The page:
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Justice – “Eichmann in Jerusalem” – Hannah Arendt

April 21st, 2011 · No Comments · Genocide, History, Human Rights, The Law, WW2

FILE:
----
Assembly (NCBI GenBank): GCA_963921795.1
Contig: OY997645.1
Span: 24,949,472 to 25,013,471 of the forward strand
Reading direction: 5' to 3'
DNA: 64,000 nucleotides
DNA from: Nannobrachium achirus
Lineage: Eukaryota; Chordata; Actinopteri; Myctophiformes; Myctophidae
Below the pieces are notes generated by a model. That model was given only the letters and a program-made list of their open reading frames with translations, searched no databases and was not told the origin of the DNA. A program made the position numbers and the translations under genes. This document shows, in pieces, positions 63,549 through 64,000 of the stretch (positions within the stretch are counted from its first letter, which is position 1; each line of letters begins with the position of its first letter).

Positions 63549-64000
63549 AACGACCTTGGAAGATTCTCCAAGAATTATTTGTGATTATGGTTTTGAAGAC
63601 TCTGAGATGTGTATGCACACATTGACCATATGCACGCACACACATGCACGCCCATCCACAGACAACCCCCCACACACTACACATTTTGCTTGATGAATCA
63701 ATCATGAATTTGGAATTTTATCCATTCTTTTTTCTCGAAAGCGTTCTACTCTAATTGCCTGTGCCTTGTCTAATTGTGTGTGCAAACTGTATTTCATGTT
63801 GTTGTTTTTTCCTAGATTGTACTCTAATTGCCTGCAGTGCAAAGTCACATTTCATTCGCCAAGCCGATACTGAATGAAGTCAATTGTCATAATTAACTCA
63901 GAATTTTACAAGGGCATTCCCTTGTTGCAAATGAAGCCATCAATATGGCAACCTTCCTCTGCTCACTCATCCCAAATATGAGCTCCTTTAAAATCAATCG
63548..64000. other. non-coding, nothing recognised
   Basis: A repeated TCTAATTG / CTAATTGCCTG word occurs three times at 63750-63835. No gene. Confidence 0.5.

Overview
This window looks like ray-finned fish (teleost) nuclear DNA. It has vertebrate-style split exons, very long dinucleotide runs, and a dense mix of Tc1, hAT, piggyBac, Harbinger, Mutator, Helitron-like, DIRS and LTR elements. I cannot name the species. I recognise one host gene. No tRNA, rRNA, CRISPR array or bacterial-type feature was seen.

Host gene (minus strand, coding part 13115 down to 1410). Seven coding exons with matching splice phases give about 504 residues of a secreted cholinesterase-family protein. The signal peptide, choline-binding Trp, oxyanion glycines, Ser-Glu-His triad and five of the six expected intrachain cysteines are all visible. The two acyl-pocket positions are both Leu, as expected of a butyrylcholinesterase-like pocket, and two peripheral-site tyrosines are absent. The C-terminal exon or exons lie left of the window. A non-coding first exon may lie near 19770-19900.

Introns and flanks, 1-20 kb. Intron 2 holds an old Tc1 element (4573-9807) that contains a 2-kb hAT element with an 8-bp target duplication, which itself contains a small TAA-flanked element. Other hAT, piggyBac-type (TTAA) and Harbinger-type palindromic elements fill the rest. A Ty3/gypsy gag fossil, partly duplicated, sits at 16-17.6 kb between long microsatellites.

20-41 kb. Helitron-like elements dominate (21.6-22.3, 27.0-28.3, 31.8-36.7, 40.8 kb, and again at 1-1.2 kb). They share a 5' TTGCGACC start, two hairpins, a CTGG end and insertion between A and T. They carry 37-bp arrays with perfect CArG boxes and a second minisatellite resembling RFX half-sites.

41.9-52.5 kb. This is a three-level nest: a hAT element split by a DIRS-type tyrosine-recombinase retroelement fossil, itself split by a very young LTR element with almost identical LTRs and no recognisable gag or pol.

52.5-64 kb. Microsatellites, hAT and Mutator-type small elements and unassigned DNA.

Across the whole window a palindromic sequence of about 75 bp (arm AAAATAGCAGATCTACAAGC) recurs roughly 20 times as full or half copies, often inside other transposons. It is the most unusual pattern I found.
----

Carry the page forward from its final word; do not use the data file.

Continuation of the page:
Justice demands that the accused be prosecuted, defended, and judged, and that all the other questions of seemingly greater import—of “How could it happen?” and “Why did it happen?,” of “Why the Jews?” and “Why the Germans?,” of “What was the role of other nations?” and “What was the extent of co-responsibility on the side of the Allies?,” of “How could the Jews through their own leaders cooperate in their own destruction?” and “Why did they go to their death like lambs to the slaughter?”—be left in abeyance. Justice insists on the importance of Adolf Eichmann, son of Karl Adolf Eichmann, the man in the glass booth built for his protection: medium-sized, slender, middle-aged, with receding hair, ill-fitting teeth, and nearsighted eyes, who throughout the trial keeps craning his scraggy neck toward the bench (not once does he face the audience), and who desperately and for the most part successfully maintains his self-control despite the nervous tic to which his mouth must have become subject long before this trial started. On trial are his deeds, not the sufferings of the Jews, not the German people or mankind, not even anti-Semitism and racism.

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